||500 lei 2006 - 350 Years from the Foundation of the Patriarchal Cathedral||
35 mm diameter, 31.103 g, gold 99.9%, flat edge |
Obverse: icon of Saint Constantine and Saint Helene, with the inscription "SF-IMP-C-TIN SI ELENA" meaning SAINT EMPERORS CONSTANTINE AND HELENE (from the cathedral iconostasis), face value 500 LEI, Romanian coat of arms, ROMANIA
|Reverse: the patriarchal cathedral, the coat of arms of the Patriarchate of the Romanian Orthodox Church, inscription "CATEDRALA PATRIARHALA" meaning "PATRIARCHAL CATHEDRAL", years 1656 and 2006
Issuing date: 4h of September 2006
Mintage: 250 coins
The 500 lei 2006 gold coin (350 Years from the Foundation of the Patriarchal Cathedral) pictures above are present on the site through the kind permission of Mr. Radu Lissner.
About the Patriarchal Cathedral
The construction of the Patriarchal Cathedral started in 1656, founder being Constantin Șerban, ruler of Walachia between 1654 and 1658. The church is located on the "vineyard farmers' hill", having been finished in 1668, under the prince Radu Leon (1664-1669). The patron saints of the church are Saint Constantine and Saint Helene.
The iconostasis or rood screen is a wall that separates the altar and the chancel from the church nave.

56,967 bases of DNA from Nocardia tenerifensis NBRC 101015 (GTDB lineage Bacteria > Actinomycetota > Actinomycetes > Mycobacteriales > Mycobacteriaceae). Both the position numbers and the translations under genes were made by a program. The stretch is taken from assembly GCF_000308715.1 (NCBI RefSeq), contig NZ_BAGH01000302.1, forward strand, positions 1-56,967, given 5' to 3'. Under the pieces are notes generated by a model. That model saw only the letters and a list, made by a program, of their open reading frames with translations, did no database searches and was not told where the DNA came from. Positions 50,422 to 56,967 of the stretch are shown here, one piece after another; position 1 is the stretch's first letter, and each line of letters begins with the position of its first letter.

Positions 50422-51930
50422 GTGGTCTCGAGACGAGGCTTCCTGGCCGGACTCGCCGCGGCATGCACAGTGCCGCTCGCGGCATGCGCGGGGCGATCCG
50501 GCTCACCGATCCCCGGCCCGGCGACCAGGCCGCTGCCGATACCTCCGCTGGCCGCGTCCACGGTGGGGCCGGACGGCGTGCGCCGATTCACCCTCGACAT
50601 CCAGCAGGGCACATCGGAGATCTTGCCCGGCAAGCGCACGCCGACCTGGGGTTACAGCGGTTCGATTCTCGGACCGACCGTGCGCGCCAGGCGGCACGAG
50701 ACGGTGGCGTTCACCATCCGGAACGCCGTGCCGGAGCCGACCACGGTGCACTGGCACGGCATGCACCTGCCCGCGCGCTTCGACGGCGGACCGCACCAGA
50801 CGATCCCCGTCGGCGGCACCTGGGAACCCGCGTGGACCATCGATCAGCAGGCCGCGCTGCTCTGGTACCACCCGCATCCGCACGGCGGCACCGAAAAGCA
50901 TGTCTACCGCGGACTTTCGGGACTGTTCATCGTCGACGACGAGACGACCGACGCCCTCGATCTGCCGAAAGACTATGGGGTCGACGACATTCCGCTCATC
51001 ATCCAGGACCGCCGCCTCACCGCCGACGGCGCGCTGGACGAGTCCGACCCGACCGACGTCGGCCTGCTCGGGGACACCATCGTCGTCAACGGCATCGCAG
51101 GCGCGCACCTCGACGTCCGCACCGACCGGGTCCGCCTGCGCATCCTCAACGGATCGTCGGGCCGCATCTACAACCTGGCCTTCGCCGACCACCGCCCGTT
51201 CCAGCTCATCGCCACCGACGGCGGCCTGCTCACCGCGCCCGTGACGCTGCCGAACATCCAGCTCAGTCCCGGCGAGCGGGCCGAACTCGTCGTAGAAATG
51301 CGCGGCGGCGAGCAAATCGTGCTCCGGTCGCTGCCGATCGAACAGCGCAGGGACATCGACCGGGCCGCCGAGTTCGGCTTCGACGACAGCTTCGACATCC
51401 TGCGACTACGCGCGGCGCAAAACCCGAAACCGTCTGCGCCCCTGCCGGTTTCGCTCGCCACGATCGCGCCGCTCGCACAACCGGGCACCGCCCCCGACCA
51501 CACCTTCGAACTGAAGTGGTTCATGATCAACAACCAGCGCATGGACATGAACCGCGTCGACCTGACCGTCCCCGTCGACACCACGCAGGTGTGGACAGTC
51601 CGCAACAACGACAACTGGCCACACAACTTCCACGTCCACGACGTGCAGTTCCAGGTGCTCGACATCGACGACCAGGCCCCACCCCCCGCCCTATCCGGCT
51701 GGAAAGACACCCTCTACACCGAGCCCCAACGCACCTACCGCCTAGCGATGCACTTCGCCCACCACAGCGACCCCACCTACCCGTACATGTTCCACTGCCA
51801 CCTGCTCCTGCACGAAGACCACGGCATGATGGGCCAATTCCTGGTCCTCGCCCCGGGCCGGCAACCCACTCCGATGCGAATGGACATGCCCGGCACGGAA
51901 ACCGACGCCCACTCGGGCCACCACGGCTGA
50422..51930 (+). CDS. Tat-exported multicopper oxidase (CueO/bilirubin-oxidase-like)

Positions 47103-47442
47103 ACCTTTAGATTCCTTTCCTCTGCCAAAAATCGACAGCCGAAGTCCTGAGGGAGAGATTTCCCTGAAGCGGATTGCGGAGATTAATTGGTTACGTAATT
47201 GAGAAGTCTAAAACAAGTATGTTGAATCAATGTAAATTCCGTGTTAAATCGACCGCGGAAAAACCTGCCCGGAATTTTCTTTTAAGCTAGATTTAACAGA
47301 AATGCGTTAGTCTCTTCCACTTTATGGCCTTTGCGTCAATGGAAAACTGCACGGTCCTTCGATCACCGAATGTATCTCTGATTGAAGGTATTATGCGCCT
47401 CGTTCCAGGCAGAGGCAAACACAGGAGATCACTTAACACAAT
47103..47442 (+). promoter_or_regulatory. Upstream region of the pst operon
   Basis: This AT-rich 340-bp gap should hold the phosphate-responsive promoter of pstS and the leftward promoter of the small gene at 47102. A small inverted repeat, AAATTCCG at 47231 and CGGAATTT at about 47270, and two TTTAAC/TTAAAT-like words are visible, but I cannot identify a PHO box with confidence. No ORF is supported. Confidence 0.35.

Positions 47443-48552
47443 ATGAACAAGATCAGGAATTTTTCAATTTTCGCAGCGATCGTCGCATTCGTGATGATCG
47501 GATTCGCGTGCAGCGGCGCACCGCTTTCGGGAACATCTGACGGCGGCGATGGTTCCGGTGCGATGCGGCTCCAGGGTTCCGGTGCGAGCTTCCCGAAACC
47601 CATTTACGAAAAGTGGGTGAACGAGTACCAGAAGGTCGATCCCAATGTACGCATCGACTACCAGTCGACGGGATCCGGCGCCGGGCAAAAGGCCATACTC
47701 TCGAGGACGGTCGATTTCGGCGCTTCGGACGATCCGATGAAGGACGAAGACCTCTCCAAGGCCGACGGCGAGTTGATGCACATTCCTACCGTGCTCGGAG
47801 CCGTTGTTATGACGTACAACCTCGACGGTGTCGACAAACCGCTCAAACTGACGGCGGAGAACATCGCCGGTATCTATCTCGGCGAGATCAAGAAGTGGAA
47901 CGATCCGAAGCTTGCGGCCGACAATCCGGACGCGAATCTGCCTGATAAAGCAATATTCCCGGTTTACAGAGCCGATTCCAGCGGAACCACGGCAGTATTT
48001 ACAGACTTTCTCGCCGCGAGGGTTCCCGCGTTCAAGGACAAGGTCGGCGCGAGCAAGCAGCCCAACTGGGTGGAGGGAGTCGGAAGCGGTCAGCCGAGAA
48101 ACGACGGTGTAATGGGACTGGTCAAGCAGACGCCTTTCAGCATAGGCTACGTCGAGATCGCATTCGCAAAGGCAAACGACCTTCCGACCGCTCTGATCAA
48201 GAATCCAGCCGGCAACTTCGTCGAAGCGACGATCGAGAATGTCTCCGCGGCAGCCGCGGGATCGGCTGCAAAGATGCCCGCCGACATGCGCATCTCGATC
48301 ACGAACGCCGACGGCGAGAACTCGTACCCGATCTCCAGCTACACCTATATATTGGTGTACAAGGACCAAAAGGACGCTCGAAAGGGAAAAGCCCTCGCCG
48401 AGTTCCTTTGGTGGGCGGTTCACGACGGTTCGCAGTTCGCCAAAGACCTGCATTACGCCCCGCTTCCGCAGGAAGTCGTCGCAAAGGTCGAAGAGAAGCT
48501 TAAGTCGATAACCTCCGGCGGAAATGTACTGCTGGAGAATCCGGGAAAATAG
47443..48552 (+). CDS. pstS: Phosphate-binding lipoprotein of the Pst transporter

The Patriarchal Cathedral is also represented on a 200 lei gold coin issued in 2010.
About the Romanian Patriarchy. Pictures with the coat of arms of the Patriarchy
After the Great Recomplition War waged between 1916 and 1919 and after the realization of the Great Romania in 1918 the logical unification of the Romanian Church was to follow shortly. In 1925 the Holy Synod decided the creation of the Romanian Patriarchy, the primate metropolitan having been therefore promoted as patriarch. The first patriarch of the Romanian Orthodox Church was the Transylvanian Miron Cristea. He was followed at the Patriarchal See by Nicodim Munteanu (1939-1948), Iustinian Marina (1948-1977), Iustin Moisescu (1977-1986) and Teoctist Arăpașu (1986-2007) and Daniel Ciobotea (from 2007). The first five patriarchs were represented on a five silver coin set issued in 2010.
About the Roman emperor Constantine the Great (Saint Constantine). His image on a contemporary coin
Constantinus I (Flavius Valerius Constantinus) was the son of Constantius Chlorus and of Flavia Iulia Helena (Saint Helene). He ruled between 306 and 337. In 313 he granted, together with Licinius I (also a Roman emperor, that ruled between 308 and 324) through the Edict of Milan (Mediolanum) the religious tolerance to all religions in the Roman Empire, including the Christian faith. He founded Constantinople and moved there, in 330, the capital of the empire.
The legend on this coin: IMP CONSTANTINUS PF AUG, meaning Imperator Constantinus Pius Felix Augustus
The portret of the emperor is realized in the cubist style. (Style used for representing emperor portraits, often used on coins, especially between 295 and 310. The countenance is marked by hair and beard, bulky neck and widely open eyes. On coins, the effigy is inscribed in a square.)